LG Energy Solution CEO Kwon Young-soo (left) and Honda CEO Toshihiro Mibe shake hands after a signing ceremony for their new joint venture deal at the battery maker's headquarters in Seoul on Monday. (LG Energy Solution)
LG Energy Solution said Monday it is building a new 5.1 trillion won ($4.4 billion) electric vehicle battery plant in the US in a joint venture partnership with Japanese auto giant Honda -- the first of its kind signed between a Korean battery maker and a Japanese carmaker.
The world’s second-largest EV battery maker held a signing ceremony of the new deal in Seoul later in the day, with LG Energy Solution CEO Kwon Young-soo and Honda CEO Toshihiro Mibe in attendance.
The plant, with an estimated production capacity of 40 gigawatt-hours per year, will start production from the end of 2025, with battery cells and modules produced there equipping the new EV models of Honda’s premium Acura brand.
The Korean firm added that the plant’s location has not yet been decided.
Kwon, the LG Energy Solution CEO, expressed high hopes for the new partnership, saying: “Our joint venture with Honda will pave the way for us to secure a firmer footing in the North American EV market.”
The two firms are said to have agreed on the need for a prompter response to the fast-growing EV market in North America by building a battery plant. Honda is the sixth-largest carmaker in the North American market.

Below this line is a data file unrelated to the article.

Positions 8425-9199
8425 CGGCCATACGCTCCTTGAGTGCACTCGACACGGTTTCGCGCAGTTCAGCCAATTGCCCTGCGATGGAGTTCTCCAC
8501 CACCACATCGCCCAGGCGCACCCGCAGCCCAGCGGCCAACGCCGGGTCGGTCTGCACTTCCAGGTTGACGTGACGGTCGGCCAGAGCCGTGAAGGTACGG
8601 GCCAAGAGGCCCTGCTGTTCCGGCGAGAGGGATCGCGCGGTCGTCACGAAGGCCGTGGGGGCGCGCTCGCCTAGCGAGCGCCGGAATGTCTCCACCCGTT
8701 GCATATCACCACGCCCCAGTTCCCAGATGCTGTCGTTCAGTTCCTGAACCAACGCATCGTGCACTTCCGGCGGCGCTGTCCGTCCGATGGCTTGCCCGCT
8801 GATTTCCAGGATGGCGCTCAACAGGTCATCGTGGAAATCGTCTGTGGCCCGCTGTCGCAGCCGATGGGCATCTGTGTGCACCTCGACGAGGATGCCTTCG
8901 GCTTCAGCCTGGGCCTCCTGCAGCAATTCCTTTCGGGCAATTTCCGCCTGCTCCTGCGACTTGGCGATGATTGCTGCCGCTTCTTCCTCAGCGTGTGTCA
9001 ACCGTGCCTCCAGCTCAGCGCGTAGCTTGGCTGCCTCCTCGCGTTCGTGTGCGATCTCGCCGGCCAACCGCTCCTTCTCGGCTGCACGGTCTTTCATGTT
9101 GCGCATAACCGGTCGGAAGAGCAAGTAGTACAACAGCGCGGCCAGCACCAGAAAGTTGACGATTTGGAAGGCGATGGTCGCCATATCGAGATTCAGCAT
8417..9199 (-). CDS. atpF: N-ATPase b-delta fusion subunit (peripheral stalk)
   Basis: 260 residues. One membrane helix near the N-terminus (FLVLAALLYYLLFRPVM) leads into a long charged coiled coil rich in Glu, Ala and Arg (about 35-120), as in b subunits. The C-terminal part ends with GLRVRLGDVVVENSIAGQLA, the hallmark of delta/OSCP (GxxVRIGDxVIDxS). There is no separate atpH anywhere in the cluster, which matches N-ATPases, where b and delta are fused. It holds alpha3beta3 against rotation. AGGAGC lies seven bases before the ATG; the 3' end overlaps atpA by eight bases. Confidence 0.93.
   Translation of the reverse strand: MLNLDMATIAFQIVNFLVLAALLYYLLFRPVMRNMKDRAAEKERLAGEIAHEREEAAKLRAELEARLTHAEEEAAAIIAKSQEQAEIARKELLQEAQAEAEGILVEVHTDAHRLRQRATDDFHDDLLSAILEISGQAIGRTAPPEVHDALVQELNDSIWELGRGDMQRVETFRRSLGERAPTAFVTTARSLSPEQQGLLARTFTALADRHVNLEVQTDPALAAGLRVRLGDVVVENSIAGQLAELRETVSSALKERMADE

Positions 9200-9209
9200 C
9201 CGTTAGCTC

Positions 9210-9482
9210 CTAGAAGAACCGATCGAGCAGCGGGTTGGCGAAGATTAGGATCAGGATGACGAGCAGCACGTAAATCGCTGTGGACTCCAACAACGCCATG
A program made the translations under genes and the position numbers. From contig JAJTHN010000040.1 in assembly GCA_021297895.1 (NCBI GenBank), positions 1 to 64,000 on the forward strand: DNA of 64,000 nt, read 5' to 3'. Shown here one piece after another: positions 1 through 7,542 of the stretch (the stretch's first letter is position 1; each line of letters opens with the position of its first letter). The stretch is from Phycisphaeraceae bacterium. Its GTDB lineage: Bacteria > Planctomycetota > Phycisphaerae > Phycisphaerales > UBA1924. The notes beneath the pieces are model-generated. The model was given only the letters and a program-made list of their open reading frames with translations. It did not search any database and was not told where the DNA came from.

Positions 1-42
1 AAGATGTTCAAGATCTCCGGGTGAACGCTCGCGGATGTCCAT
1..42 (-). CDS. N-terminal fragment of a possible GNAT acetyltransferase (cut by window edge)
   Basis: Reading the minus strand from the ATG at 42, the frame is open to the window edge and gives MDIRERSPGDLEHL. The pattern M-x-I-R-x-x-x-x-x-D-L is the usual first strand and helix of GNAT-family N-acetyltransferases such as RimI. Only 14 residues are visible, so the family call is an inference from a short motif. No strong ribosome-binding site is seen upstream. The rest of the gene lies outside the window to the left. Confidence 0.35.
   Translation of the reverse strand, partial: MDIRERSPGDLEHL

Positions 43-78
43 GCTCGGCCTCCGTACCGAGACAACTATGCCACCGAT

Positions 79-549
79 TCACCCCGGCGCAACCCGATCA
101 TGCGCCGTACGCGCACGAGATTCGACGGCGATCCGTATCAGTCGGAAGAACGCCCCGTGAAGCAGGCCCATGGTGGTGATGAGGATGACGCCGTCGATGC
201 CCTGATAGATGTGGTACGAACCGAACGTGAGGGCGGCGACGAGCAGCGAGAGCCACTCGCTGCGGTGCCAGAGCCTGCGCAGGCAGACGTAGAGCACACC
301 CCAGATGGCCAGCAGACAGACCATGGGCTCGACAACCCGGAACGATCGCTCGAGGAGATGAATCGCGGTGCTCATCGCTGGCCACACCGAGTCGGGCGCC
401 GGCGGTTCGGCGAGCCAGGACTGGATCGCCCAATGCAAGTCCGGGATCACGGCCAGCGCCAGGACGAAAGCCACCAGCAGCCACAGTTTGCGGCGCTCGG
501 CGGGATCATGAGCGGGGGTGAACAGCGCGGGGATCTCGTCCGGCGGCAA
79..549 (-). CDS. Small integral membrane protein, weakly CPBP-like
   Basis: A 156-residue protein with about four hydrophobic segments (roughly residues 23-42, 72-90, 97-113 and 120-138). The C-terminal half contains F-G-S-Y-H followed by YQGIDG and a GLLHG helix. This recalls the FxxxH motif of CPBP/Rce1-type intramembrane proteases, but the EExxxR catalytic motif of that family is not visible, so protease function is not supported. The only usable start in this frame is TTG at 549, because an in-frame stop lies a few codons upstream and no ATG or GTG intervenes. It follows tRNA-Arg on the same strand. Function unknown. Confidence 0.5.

“Supplying batteries to a quality-conscious Japanese carmaker has proven our technological prowess and product quality,” said an LG Energy Solution official. “We expect to expand our presence in the North American market as well as elevating profitability through a more diversified clientele.”
According to market tracker SNE Research, North America is the fastest-growing EV market, with an estimated annual growth rate of 63 percent from 64 gigawatt-hours in 2021 to 453 gigawatt-hours by 2025.
LG Energy Solution has also poured resources into the market, with its total investment worth more than 20 trillion won. It plans to set up three joint venture battery plants with General Motors and one plant with Stellantis. The company said it is reviewing plans to further expand its production network there.
By Lee Ji-yoon (email@example.com